3rd Place--Cleveland Indians
2012 Record: 68-94
2012 Pythagorean: 64-98
2013 Projected: 80-82
Everything that could go wrong did go wrong for the Tribe last year, but they enter 2013 with significantly more talent. They upgraded their outfield outfield by signing Nick Swisher and Michael Bourn, signing slugging corner infielder Mark Reynolds to a cheap one-year deal and trading for Trevor Bauer, who projects to be a future ace. Cleveland is stacked up the middle: catcher Carlos Santana is primed for a breakout in his age 27 season, Jason Kipnis and Asdrubal Cabrera are a great double-play tandem, and Bourn is the best defensive center fielder in baseball not named Mike Trout. All four could be All-Stars this year, and it seems safe to say the Indians won't finish second-to-last in runs scored like they did last year. Of course,  it doesn't really matter how many more times they cross home plate if Cleveland finishes dead last in ERA again. I can't say I love their rotation, which lacks a true number one and two, but the good news is that Justin Masterson, Ubaldo Jimenez and Josh Tomlin have nowhere to go but up. If they can at least pitched as well as they did in 2011, then Cleveland will be in much better shape. Zach McAllister showed some promise as a rookie last year and could be a nice boon if he continues to develop. With veteran skipper Terry Francona at the helm, Cleveland now has one of the best managers of the past decade at the reins. The Indians aren't talented enough to surpass the Detroit Tigers in the AL Central but have the pieces to move above .500 for the first time since 2007.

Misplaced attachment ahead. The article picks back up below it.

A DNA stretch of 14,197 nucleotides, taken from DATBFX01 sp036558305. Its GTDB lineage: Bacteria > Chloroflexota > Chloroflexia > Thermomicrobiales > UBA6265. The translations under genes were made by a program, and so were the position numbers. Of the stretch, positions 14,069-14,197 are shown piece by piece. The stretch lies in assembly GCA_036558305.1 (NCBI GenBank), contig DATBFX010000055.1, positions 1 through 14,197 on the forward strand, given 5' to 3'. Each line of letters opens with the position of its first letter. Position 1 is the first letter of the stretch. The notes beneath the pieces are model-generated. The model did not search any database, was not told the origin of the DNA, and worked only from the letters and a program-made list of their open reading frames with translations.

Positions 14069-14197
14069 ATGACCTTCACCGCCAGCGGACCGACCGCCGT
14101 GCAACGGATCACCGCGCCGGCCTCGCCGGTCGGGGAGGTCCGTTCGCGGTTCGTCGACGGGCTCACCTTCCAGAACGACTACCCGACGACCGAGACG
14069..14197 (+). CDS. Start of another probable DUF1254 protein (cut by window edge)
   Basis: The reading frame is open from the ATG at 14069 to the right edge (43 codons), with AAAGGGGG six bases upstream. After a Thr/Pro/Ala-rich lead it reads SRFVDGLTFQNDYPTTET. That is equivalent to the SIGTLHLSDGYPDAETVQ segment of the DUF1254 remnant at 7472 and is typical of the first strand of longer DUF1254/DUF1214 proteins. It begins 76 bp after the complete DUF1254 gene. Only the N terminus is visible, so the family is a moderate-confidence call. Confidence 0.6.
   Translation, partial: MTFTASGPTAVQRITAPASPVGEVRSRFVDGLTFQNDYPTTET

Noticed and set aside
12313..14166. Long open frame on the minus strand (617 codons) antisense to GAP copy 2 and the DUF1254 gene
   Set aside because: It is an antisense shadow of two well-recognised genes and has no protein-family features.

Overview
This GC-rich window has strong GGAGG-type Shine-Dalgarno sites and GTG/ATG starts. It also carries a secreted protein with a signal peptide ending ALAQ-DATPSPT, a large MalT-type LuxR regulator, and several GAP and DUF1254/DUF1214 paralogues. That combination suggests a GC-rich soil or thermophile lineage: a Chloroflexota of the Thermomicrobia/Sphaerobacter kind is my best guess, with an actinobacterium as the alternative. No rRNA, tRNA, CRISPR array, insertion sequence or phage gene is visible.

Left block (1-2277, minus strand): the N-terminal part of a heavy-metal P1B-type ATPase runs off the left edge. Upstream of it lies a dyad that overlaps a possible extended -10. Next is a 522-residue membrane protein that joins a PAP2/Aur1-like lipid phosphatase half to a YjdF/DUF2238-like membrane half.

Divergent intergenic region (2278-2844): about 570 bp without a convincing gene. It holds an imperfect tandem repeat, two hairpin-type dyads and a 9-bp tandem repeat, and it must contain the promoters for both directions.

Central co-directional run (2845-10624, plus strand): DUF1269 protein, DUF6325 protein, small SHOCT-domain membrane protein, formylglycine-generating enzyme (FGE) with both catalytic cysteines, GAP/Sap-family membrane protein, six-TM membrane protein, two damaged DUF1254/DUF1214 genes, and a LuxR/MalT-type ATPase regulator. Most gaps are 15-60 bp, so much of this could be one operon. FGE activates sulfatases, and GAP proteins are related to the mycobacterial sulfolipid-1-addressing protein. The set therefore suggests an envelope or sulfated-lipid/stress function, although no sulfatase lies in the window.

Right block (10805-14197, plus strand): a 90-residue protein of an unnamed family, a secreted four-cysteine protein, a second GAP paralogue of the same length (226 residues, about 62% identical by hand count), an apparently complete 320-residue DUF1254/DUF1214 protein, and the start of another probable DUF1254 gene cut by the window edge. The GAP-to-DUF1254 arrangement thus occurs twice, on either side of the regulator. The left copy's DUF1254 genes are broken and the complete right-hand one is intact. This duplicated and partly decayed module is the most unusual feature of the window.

4th Place--Kansas City Royals
2012 Record: 72-90
2012 Pythagorean: 74-88
2013 Projected: 77-85
Kansas City is loaded with young talent but made a critical blunder in trading future superstar Wil Myers for James Shields, a number two pitcher with a career 4.67 ERA pitching outside of a dome. He's not going to be the difference-maker GM Dayton Moore is expecting, so KC will have to rely on continued growth and maturity from its young core of position players. Lorenzo Cain, Mike Moustakas, Alcides Escobar, Salvador Perez, and Eric Hosmer in particular all need to be better than they were last year (so does Jeff Francoeur, who followed up his strong Royals debut by reminding everyone just how bad he really is). Billy Butler and Alex Gordon just have to keep doing their thing. Whereas the Royals' starting lineup is teeming with potential and upside, their starting rotation is staffed by so-so veterans like Bruce Chen, Ervin Santana, and Jeremy Guthrie. Shields is a lock to provide 220 quality innings, but I see him taking a substantial step back after moving out of the pitcher's haven known as Tropicana Field. Kansas City boasts a bullpen full of live arms, none of whom seem capable of developing into usable starting pitchers. The Royals could have a winning season if everything goes their way, but that's not going to be enough to snap their 27-year playoff drought.